Fall is winding down, heralded by the sloppy wet weather of the past couple of weeks. It can be easy to feel oppressed by the low dark clouds, to want to crawl back under the covers on cold and gray mornings, to believe that coffee is the only antidote for mid afternoons that feel like late evening. As we head into winter and the attendant fears and hopeful anticipation of snow or ice or other such dire weather, I find myself cherishing those singular days between storms.
The leaves have turned, and a goodly number (if my porch is any indication) have already fallen, but those that remain are gorgeous. This is when the evergreens are in their glory, when the grass is having a second birth from the rain we all curse, and when those trees still holding on to their golden glory seem to glow in the stolen sunshine.
Such was the Monday after Thanksgiving. It started as a cold and windy day, the last of the storm clouds gathering in conference over the distant Cascades to the east and thus a perfect day to head to Dundee. As much as I have loved the Wine Country Thanksgiving outings, this year I just couldn’t muster the energy to mingle with the enthusiastic crowds. Having a leisurely day in quiet tasting rooms seemed much more my speed, and I was not disappointed.
After our sojourn at the Republic of Jam, we headed back from Carlton, doing as we usually do – missing the turn off for the 99 and ending up taking highway 240 and then Worden Hill Road (a beautiful road, at least after you get past the gravel part, with the attendant potholes and such). But as we did, we passed a sign for Lemelson. And then we saw the place – a beautiful building in a gorgeous setting. We turned around and headed back.
It is a lovely tasting room, warm and welcoming, and we had the place to ourselves. Like so many in the area, this place is pretty much all Pinot Noir. On the menu this particular day was a very nice Chardonnay, one done in new and neutral oak that really took me by surprise. It was crisp and flavorful, with a nice mineral component and none of the cloying, buttery oak that has too often been the highlight of Chardonnay in this country. This was followed by three Pinot Noirs, all slightly different.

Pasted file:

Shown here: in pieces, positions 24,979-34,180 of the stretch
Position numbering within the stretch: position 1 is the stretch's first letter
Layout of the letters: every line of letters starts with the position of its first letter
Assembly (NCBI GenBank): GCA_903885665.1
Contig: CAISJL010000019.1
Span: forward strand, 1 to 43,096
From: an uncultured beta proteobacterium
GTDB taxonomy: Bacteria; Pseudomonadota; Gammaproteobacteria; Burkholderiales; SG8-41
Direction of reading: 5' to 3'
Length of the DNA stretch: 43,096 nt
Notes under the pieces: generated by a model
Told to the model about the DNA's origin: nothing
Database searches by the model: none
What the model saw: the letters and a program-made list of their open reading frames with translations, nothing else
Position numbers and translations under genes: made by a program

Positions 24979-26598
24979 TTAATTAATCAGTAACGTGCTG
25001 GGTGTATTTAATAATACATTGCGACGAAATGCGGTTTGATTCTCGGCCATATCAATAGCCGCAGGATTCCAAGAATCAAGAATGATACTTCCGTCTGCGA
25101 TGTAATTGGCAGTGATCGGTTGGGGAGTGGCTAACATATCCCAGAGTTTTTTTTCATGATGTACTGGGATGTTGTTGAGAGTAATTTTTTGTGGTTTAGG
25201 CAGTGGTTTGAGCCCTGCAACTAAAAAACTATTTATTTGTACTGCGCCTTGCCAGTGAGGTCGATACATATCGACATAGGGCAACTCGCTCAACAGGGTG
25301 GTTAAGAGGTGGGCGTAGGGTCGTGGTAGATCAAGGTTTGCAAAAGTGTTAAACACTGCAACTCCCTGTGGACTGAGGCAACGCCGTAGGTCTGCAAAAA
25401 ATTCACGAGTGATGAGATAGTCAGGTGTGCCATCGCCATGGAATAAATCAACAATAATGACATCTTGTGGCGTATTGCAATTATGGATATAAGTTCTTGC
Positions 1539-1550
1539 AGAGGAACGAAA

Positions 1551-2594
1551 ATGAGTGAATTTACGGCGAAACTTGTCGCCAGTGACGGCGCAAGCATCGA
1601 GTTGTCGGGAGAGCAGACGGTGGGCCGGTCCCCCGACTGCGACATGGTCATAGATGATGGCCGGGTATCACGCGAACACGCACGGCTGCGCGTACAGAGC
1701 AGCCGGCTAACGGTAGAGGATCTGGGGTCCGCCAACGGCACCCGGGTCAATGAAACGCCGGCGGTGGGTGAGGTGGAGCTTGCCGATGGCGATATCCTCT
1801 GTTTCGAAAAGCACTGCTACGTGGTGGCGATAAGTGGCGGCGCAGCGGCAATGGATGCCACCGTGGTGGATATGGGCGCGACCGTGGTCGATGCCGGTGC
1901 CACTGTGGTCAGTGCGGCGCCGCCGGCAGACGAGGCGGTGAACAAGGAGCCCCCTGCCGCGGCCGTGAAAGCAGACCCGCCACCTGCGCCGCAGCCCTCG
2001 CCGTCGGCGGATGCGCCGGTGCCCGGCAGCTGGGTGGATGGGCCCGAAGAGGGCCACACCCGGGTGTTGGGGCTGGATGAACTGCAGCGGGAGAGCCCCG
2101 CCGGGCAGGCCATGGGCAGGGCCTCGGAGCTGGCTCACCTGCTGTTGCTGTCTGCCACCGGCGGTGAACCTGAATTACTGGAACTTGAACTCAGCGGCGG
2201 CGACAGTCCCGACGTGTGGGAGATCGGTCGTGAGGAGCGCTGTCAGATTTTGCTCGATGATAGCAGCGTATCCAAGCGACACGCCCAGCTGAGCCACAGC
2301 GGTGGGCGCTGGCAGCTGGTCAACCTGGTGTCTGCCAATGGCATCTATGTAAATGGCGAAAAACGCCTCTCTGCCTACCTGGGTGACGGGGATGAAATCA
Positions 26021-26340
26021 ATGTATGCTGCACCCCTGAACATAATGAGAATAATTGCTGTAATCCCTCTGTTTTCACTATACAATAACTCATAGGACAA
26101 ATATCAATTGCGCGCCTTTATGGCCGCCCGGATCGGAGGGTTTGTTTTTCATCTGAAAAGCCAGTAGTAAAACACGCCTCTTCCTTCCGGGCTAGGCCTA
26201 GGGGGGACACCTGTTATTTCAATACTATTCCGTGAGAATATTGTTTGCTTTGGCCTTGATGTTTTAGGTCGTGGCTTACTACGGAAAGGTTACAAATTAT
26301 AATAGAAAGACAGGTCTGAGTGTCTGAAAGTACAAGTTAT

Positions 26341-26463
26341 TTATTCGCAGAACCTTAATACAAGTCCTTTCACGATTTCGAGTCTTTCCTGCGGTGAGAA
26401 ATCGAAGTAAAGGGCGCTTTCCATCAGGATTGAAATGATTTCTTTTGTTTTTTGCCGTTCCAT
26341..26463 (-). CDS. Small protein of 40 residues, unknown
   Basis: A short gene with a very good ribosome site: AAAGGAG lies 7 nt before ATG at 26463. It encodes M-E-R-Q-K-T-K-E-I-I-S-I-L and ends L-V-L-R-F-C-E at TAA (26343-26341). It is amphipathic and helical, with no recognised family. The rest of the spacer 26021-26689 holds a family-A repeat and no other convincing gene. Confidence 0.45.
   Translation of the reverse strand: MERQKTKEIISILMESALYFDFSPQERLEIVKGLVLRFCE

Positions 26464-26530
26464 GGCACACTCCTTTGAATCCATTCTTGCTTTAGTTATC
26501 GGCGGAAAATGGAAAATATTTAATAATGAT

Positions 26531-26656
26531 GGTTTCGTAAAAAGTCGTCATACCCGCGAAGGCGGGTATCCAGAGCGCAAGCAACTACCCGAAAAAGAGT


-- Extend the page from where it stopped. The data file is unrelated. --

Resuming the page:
The Cuvee X was probably my favorite; we were told that this is the winemaker’s brainchild. I love these kind of wines, where the winemaker gets to play at being a mad-scientist of sorts, playing with the grapes to create a labor of love. This wine is a great example of just how well that can turn out. It is a fun wine, one with a peppery nose that is along the lines of a bigger red like a Syrah or a Merlot. It is a big wine; not the usual dainty and complex Pinot Noir I have come to know and love. This is Pinot Noir for the non-Pinot drinker. Yet as much as such wines usually bug me (if you are making Pinot Noir, make Pinot Noir…) I liked this one. The flavor and complexity weren’t lost in the mix, they were just taken to a very different place.
I am, I fear, a bit spoiled now. I have my favorite wineries and my favorite wines. So it is good to get outside that comfort zone and try something new. This was a wonderful melding of new wines to experience in a gorgeous setting on a gorgeous day. It reminded me of my first wine tasting trip in this area, almost exactly six years ago to the day. The thrill of something new and interesting, the beginning of a new passion, all set in this golden glow of a stunning Northwest fall day. Maybe spoiled is the wrong word, perhaps complacent is better.
It becomes easy to take these days for granted, to whine about the weather, to whine about the distance, to whine about the wine. So for one day I was back in the glory of the green and gold, of the new adventure, of a perfect day with a good friend. No whining allowed.